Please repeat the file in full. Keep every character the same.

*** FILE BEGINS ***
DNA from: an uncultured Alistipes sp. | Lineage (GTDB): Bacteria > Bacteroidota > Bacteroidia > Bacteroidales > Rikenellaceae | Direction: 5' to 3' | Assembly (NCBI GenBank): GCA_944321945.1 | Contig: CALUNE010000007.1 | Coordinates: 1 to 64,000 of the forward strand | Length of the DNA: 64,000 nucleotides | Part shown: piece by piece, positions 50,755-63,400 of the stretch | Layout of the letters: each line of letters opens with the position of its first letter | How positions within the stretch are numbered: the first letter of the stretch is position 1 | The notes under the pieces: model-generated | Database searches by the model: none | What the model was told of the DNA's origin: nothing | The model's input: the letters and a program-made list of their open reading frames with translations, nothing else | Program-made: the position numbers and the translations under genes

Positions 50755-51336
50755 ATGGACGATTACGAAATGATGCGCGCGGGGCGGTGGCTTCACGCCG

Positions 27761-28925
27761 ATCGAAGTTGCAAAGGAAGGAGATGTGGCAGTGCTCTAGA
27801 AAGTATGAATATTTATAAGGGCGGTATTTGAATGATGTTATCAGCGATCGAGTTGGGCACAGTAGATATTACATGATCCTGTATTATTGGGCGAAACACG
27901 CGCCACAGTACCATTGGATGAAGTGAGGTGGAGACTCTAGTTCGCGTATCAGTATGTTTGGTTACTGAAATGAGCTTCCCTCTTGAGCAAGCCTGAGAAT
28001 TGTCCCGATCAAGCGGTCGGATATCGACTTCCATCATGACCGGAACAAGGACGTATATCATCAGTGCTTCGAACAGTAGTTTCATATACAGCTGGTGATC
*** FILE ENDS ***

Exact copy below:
DNA from: an uncultured Alistipes sp. | Lineage (GTDB): Bacteria > Bacteroidota > Bacteroidia > Bacteroidales > Rikenellaceae | Direction: 5' to 3' | Assembly (NCBI GenBank): GCA_944321945.1 | Contig: CALUNE010000007.1 | Coordinates: 1 to 64,000 of the forward strand | Length of the DNA: 64,000 nucleotides | Part shown: piece by piece, positions 50,755-63,400 of the stretch | Layout of the letters: each line of letters opens with the position of its first letter | How positions within the stretch are numbered: the first letter of the stretch is position 1 | The notes under the pieces: model-generated | Database searches by the model: none | What the model was told of the DNA's origin: nothing | The model's input: the letters and a program-made list of their open reading frames with translations, nothing else | Program-made: the position numbers and the translations under genes

Positions 50755-51336
50755 ATGGACGATTACGAAATGATGCGCGCGGGGCGGTGGCTTCACGCCG

Positions 27761-28925
27761 ATCGAAGTTGCAAAGGAAGGAGATGTGGCAGTGCTCTAGA
27801 AAGTATGAATATTTATAAGGGCGGTATTTGAATGATGTTATCAGCGATCGAGTTGGGCACAGTAGATATTACATGATCCTGTATTATTGGGCGAAACACG
27901 CGCCACAGTACCATTGGATGAAGTGAGGTGGAGACTCTAGTTCGCGTATCAGTATGTTTGGTTACTGAAATGAGCTTCCCTCTTGAGCAAGCCTGAGAAT
28001 TGTCCCGATCAAGCGGTCGGATATCGACTTCCATCATGACCGGAACAAGGACGTATATCATCAGTGCTTCGAACAGTAGTTTCATATACAGCTGGTGATC